Purkinje fibers

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Purkinje fibres
Isolated heart conduction system showing Purkinje fibres
ECG Principle fast.gif
The QRS complex is the large peak.
LatinRami subendocardiales
Anatomical terminology

The Purkinje fibres (/pərˈkɪn/ pər-KIN-jee) (Purkinje tissue or subendocardial branches) are located in the inner ventricular walls of the heart, just beneath the endocardium in a space called the subendocardium. The Purkinje fibres are specialised conducting fibres composed of electrically excitable cells that are larger than cardiomyocytes with fewer myofibrils and a large number of mitochondria and which (cells) conduct cardiac action potentials more quickly and efficiently than any other cells in the heart.[1] Purkinje fibres allow the heart's conduction system to create synchronized contractions of its ventricles, and are, therefore, essential for maintaining a consistent heart rhythm.


Purkinje fibers just beneath the endocardium.

Purkinje fibers are a unique cardiac end-organ. Further histologic examination reveals that these fibers are split in ventricles walls. The electrical origin of atrial Purkinje fibers arrives from the sinoatrial node.

Given no aberrant channels, the Purkinje fibers are distinctly shielded from each other by collagen or the cardiac skeleton.

The Purkinje fibers are further specialized to rapidly conduct impulses (numerous fast voltage-gated sodium channels and mitochondria, fewer myofibrils than the surrounding muscle tissue). Purkinje fibers take up stain differently from the surrounding muscle cells because of relatively fewer myofibrils than other cardiac cells and the presence of glycogen around the nucleus causes Purkinje fibers to appear, on a slide, lighter and larger than their neighbors, arranged along the longitudinal direction (parallel to the cardiac vector). They are often binucleated cells.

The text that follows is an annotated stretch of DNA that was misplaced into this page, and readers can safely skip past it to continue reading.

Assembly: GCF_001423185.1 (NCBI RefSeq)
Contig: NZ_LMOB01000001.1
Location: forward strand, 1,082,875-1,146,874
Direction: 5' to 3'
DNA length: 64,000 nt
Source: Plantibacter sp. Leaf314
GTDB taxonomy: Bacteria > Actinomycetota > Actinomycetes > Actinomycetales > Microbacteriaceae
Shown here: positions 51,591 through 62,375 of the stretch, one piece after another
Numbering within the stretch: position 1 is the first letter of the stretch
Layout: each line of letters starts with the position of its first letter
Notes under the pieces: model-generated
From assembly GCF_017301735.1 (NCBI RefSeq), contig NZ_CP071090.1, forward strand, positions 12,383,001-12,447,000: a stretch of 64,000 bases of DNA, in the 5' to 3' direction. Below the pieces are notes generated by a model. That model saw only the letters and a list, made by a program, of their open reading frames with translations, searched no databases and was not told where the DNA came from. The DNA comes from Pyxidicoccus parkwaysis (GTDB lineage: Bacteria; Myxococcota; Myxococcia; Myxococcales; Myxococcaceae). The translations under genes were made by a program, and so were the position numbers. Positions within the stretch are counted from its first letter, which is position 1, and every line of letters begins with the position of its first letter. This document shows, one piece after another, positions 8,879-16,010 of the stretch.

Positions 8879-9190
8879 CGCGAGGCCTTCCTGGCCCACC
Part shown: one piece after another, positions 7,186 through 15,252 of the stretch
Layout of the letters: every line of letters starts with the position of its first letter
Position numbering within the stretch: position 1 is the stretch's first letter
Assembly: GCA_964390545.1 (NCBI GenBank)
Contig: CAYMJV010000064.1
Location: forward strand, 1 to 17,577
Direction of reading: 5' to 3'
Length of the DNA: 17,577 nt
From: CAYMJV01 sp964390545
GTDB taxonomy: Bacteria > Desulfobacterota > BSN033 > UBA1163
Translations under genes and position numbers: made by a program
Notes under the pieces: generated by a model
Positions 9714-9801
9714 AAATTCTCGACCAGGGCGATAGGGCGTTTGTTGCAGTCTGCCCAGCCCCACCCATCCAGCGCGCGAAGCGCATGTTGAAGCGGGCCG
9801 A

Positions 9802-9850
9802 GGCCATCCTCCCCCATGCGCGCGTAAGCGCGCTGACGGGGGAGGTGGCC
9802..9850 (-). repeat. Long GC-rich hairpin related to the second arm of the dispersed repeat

Heart rate is governed by many influences from the autonomic nervous system. The Purkinje fibres do not have any known role in setting heart rate unless the SA node is compromised. They are influenced by electrical discharge from the sinoatrial node.

During the ventricular contraction portion of the cardiac cycle, the Purkinje fibres carry the contraction impulse from both the left and right bundle branch to the myocardium of the ventricles. This causes the muscle tissue of the ventricles to contract and generate force to eject blood out of the heart, either to the pulmonary circulation from the right ventricle or to the systemic circulation from the left ventricle.[2]

Purkinje fibres also have the ability of firing at a rate of 15-40 beats per minute if upstream conduction or pacemaking ability is compromised. In contrast, the SA node in normal state can fire at 60-100 beats per minute. In short, they generate action potentials, but at a slower rate than sinoatrial node. This capability is normally suppressed. Thus, they serve as the last resort when other pacemakers fail. When a Purkinje fibre does fire, it is called a premature ventricular contraction or PVC, or in other situations can be a ventricular escape. It plays a vital role in the circulatory system.


They are named after Jan Evangelista Purkyně who discovered them in 1839.


  1. ^ "Purkinje fiber." The American Heritage® Medical Dictionary. 2007. Houghton Mifflin Company 23 Oct. 2016 http://medical-dictionary.thefreedictionary.com/Purkinje+fiber
  2. ^ Podrid, Philip J.; Kowey, Peter R. (2010). Cardiac Arrhythmia, Mechanism, Diagnosis and Management.

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